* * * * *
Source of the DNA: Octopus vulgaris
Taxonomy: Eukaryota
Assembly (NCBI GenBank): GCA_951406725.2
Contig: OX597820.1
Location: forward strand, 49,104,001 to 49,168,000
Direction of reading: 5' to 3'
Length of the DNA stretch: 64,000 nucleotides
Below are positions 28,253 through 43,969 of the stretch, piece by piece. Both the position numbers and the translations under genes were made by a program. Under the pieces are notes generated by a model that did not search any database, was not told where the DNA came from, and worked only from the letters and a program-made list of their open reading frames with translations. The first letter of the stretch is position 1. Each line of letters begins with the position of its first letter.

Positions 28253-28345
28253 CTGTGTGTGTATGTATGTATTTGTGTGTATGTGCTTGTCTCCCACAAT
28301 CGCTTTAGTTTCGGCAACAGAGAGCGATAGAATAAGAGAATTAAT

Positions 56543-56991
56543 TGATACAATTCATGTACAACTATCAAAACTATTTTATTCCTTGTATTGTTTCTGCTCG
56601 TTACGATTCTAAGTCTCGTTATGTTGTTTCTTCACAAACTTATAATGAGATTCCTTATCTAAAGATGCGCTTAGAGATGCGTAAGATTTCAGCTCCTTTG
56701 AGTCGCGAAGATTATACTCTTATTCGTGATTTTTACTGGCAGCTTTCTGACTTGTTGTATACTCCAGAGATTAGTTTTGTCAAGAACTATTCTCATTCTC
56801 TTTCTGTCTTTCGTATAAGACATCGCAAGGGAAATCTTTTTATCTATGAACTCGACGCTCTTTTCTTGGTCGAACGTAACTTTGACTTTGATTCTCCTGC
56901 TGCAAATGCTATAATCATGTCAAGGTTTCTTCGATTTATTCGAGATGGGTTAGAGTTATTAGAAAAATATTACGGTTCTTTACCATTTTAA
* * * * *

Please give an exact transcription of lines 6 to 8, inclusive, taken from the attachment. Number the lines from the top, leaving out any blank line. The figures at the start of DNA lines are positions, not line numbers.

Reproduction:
Direction of reading: 5' to 3'
Length of the DNA stretch: 64,000 nucleotides
Below are positions 28,253 through 43,969 of the stretch, piece by piece. Both the position numbers and the translations under genes were made by a program. Under the pieces are notes generated by a model that did not search any database, was not told where the DNA came from, and worked only from the letters and a program-made list of their open reading frames with translations. The first letter of the stretch is position 1. Each line of letters begins with the position of its first letter.